Deformation in which a few feet or a few inches of a section have been crumpled and contorted without disturbing the adjacent strata attracted the notice of geologists as early as 1846, when Emmons2 described the disturbed clays at Albany, New York. Although a number of examples of this phenomenon have been described and various explanations of it offered, the subject appears to be still open to experimental investigation.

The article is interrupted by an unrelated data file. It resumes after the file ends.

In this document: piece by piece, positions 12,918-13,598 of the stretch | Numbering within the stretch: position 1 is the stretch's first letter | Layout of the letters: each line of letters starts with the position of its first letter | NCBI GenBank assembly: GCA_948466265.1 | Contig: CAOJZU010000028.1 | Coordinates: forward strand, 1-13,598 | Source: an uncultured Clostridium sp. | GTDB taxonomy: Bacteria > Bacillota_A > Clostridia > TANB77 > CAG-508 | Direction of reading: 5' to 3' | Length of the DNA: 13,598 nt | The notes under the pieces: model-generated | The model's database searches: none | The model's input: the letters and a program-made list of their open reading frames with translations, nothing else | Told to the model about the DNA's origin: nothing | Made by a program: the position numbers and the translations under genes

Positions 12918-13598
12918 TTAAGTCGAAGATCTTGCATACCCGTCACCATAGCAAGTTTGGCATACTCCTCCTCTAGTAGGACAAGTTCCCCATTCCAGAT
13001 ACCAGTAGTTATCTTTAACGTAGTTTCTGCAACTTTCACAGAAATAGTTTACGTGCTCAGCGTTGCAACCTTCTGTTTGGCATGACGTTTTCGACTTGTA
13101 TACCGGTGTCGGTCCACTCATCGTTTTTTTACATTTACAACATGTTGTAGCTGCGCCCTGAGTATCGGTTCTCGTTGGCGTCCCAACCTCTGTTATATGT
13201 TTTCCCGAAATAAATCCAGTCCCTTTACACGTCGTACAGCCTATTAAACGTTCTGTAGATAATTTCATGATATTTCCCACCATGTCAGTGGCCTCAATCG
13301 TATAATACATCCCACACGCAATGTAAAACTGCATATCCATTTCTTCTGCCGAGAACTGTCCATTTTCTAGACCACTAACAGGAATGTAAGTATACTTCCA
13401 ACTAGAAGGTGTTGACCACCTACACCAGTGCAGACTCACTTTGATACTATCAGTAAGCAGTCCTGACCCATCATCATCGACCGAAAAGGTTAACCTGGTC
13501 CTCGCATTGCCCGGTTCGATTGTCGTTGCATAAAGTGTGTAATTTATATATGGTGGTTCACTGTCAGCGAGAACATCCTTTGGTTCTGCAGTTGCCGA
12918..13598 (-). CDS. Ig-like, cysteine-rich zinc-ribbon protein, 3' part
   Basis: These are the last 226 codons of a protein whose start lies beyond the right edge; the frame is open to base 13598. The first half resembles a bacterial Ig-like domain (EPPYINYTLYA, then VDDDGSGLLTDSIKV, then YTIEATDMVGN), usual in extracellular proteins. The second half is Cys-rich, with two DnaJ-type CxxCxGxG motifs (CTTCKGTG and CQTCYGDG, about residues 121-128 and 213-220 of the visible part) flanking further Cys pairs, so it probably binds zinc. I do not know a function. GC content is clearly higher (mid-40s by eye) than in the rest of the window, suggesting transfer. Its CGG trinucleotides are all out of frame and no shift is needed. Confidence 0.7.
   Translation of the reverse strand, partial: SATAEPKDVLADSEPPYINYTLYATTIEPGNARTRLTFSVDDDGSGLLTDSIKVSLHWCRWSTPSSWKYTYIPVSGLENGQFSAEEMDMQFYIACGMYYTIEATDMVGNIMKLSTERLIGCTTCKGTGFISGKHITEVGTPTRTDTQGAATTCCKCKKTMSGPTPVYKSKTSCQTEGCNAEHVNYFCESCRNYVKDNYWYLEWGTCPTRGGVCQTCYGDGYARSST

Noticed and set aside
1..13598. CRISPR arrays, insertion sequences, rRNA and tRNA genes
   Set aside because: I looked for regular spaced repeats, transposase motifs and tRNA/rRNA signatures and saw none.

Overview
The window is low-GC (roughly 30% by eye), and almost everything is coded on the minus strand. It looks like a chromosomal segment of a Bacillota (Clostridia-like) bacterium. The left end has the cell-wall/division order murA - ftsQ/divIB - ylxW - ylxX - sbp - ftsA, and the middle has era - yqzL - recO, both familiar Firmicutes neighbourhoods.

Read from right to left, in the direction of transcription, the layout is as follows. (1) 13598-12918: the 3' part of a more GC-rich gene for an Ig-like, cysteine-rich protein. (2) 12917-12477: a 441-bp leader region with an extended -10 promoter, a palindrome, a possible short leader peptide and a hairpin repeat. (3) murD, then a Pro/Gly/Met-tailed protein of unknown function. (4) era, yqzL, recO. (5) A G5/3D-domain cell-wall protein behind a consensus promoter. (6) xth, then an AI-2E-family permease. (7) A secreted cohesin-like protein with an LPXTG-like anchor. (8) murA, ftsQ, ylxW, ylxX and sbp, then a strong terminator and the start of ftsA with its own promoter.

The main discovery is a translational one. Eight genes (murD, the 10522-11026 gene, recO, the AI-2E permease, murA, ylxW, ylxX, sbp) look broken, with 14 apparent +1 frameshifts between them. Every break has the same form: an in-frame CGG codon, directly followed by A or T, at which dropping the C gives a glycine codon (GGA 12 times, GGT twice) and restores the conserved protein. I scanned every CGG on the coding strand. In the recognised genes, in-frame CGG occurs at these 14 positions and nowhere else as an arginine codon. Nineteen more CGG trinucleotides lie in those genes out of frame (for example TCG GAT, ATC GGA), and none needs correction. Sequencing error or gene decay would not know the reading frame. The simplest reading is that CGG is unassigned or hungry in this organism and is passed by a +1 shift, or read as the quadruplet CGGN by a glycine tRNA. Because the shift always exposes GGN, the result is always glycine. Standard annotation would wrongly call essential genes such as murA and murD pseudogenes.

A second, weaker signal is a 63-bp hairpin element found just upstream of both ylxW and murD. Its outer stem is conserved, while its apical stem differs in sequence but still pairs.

It is proposed in this paper to cite two examples of contorted beds which have come under my notice and to describe some experiments which illustrate the principles involved in certain classes of contorted beds.
Deposition and erosion both proceed with great rapidity on the mudflats about the estuaries of the Bay of Fundy because of the strong tidal currents and the great volume of suspended sediment in the waters. A considerable part . . .